As far as domestic laws go, the raid—and the possible assassination of bin Laden—also appear to be legal. But here again, it is not an open-and-shut case.
The Authorization for the Use of Military Force (AUMF) gives the president wide authority to pursue terrorists associated with Al Qaeda to the far ends of the earth.
It gives the executive branch power to “use all necessary and appropriate force against those nations, organizations, or persons he determines planned, authorized, committed, or aided the terrorist attacks that occurred on September 11, 2001, or harbored such organizations or persons, in order to prevent any future acts of international terrorism against the United States by such nations, organizations, or persons.”
But AUMF doesn’t end the debate. It authorizes “appropriate” force, and more importantly, the Supreme Court has pushed back, to a limited degree, on the blanket powers it confers. In Hamdi v. Rumsfeld, the court denied the Bush administration’s assertion that AUMF allowed the president to detain U.S. citizens without due process.
Whether it in fact allows the assassination of foreign nationals residing in allied territory hasn’t been tested in a court of law. Executive order #12333, signed by Ronald Reagan in 1981, states that “No person employed by or acting on behalf of the United States Government shall engage in, or conspire to engage in, assassination,” but doesn’t define the term “assassination.”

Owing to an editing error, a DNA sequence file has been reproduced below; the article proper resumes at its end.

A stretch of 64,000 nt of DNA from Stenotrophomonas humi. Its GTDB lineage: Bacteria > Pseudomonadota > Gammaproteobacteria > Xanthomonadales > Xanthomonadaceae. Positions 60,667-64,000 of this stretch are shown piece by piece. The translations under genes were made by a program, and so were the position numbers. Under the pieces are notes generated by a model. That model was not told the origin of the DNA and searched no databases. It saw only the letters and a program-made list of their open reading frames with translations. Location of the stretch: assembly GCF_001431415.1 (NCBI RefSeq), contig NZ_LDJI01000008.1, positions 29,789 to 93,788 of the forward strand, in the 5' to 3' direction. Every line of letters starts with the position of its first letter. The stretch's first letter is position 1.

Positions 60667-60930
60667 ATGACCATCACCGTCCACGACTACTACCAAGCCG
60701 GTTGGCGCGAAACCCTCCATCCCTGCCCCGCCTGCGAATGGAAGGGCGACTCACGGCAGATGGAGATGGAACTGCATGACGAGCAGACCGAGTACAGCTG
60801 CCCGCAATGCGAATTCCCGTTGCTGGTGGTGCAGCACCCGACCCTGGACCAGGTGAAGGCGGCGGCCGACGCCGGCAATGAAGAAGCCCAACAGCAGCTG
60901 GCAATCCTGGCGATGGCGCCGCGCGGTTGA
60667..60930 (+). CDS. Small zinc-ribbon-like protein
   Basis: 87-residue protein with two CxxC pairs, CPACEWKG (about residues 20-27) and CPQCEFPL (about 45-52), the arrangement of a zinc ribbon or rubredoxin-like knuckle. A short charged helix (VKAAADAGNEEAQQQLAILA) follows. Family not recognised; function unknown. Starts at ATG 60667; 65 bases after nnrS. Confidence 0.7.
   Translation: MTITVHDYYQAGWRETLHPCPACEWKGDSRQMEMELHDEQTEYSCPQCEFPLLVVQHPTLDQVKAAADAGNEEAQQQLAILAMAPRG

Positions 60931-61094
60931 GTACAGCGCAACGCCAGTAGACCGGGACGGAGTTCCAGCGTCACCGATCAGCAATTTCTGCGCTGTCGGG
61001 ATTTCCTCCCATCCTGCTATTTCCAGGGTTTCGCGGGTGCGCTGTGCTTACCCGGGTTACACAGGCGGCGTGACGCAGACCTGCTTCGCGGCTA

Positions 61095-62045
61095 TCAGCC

Noam Chomsky wrote that “it’s increasingly clear that the operation was a planned assassination, multiply violating elementary norms of international law. There appears to have been no attempt to apprehend the unarmed victim, as presumably could have been done by 80 commandos facing virtually no opposition—except, they claim, from his wife, who lunged toward them. In societies that profess some respect for law, suspects are apprehended and brought to fair trial.”